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syranide commented Jan 11, 2016

@syranide Yes, we don't need the "closing" tags as I mentioned in my comment but I think the behavior is simpler and easier to reason about if we keep them.

@spicyj It seems to me that it's basically if (node.isComment && node.text === '...') (for closing comment) vs if (node == null || !node.isTextNode) (for no closing comment). Unless I'm missing something they seem pretty much the same to me and IMHO I would favor the second for less markup.

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I was planning to support replacing tags in case an extension adds them, like if it wanted to bold a particular word.

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sophiebits commented Jan 11, 2016

I was planning to support replacing tags in case an extension adds them, like if it wanted to bold a particular word.

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@spicyj Hmm, an interesting point... previously we could test if a node was managed by React, is that not possible in master anymore? That would suffice if we could. Otherwise yeah that's not a bad idea, and realistically we could shorten the closing comment to <!-- / -->, it can't occur naturally and it's extremely unlikely that it would be inserted by whatever messed with the code.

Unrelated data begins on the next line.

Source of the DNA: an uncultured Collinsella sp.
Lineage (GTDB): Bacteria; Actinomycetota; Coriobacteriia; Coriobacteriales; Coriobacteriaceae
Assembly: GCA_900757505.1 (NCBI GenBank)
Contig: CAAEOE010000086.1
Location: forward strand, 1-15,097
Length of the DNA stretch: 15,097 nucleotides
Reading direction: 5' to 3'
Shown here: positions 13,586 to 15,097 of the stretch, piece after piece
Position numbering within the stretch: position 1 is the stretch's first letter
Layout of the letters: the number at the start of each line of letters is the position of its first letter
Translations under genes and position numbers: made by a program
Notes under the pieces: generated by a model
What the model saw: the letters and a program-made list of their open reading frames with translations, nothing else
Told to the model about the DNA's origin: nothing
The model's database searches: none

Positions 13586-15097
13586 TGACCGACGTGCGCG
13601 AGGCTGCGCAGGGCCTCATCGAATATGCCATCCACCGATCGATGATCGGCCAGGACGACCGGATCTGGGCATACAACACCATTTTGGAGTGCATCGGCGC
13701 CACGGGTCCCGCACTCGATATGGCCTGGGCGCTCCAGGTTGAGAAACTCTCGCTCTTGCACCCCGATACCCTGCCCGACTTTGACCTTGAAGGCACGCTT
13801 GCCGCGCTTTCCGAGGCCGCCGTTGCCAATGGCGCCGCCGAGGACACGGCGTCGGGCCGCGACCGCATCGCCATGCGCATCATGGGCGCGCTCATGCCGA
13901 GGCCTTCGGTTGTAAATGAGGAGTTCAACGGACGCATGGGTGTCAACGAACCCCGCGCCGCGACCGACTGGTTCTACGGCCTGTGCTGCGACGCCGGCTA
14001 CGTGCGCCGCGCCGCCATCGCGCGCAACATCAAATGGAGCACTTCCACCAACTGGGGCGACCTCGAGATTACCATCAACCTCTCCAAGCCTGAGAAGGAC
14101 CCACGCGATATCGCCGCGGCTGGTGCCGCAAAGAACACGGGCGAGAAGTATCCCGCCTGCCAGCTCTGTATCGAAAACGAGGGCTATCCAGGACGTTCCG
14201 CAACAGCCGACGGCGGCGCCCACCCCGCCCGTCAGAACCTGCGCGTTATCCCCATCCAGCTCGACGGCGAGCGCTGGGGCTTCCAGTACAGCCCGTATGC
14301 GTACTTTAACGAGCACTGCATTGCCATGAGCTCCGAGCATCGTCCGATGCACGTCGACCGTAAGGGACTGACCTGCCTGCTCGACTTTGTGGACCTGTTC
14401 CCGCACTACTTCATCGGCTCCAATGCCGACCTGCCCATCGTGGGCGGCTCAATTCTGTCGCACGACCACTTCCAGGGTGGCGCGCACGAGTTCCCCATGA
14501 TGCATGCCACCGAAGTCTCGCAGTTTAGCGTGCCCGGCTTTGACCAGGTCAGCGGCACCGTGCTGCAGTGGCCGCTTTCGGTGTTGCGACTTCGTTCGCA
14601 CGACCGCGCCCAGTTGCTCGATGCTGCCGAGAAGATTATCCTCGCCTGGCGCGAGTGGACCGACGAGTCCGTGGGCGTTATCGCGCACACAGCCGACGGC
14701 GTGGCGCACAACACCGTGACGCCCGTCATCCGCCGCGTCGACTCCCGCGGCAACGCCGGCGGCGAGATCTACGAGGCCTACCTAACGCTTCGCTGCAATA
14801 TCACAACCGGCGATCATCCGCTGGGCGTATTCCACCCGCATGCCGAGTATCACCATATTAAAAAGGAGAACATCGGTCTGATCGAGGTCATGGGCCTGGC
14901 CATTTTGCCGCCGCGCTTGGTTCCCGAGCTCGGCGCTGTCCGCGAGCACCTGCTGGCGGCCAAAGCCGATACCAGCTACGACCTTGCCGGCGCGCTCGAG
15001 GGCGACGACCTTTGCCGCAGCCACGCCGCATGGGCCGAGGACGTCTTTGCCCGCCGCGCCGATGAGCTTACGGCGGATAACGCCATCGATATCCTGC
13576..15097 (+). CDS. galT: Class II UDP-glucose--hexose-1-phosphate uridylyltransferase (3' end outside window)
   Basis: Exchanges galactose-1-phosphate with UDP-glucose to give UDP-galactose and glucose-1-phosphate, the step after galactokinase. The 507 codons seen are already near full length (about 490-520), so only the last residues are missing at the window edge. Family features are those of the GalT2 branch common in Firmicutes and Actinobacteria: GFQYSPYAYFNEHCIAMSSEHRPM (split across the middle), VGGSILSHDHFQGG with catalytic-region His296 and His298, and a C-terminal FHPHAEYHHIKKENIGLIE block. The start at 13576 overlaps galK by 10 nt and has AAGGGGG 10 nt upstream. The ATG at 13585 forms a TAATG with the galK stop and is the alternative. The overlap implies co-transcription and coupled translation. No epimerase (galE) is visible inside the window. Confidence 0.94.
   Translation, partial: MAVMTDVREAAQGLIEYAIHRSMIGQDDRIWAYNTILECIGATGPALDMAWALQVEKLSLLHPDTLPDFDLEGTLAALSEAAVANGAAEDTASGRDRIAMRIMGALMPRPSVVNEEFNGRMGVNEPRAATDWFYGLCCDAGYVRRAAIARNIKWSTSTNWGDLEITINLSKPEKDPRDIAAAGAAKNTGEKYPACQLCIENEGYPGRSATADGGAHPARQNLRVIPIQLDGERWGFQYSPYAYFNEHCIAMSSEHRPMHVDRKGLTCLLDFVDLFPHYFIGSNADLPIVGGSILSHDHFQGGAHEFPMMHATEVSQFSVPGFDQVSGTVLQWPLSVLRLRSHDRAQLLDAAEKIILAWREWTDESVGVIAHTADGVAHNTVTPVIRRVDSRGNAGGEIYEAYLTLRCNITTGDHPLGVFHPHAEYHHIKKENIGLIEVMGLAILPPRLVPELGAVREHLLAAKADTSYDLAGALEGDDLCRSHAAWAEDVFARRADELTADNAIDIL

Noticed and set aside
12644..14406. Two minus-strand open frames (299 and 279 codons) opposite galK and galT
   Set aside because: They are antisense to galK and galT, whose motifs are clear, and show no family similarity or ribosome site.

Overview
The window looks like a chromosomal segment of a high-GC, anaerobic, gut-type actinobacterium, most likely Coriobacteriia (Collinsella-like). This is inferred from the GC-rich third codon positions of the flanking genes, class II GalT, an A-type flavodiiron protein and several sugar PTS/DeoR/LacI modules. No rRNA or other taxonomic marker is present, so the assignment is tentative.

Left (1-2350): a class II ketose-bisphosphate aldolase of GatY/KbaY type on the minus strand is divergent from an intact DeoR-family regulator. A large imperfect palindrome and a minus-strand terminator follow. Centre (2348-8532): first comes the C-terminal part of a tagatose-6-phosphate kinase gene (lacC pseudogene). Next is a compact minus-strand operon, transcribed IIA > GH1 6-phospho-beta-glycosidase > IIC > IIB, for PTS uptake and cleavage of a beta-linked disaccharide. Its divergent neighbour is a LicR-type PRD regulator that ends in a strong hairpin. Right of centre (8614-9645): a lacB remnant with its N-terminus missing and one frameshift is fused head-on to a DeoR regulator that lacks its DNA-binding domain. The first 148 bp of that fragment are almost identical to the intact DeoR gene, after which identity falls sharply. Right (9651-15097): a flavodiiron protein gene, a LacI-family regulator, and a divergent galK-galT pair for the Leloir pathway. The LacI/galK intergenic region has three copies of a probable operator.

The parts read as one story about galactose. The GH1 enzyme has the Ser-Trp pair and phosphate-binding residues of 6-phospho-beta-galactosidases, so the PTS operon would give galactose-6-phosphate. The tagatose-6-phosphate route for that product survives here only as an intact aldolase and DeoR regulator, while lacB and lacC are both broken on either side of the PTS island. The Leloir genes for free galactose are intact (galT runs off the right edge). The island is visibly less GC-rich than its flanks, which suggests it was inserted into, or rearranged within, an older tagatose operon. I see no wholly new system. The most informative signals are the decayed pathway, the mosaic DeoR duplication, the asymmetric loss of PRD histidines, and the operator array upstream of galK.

However, I'm a little worried about <-- open -->foo<!-- close --><-- open -->bar<!-- close -->, if some external tool tried to bold that, wouldn't it break anyway? (Still a good idea though, this is rather less likely scenario)

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syranide commented Jan 11, 2016

@spicyj Hmm, an interesting point... previously we could test if a node was managed by React, is that not possible in master anymore? That would suffice if we could. Otherwise yeah that's not a bad idea, and realistically we could shorten the closing comment to <!-- / -->, it can't occur naturally and it's extremely unlikely that it would be inserted by whatever messed with the code.

However, I'm a little worried about <-- open -->foo<!-- close --><-- open -->bar<!-- close -->, if some external tool tried to bold that, wouldn't it break anyway? (Still a good idea though, this is rather less likely scenario)

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So after implementing the comment-tag method, I'm getting a test failure in ReactDefaultPerf that I'm not sure how to fix, but I'll push what I have for now.

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mwiencek commented Jan 12, 2016

So after implementing the comment-tag method, I'm getting a test failure in ReactDefaultPerf that I'm not sure how to fix, but I'll push what I have for now.

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@mwiencek updated the pull request.

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This looks really good overall so far. Let me know if any of my comments are confusing or if I can help with anything.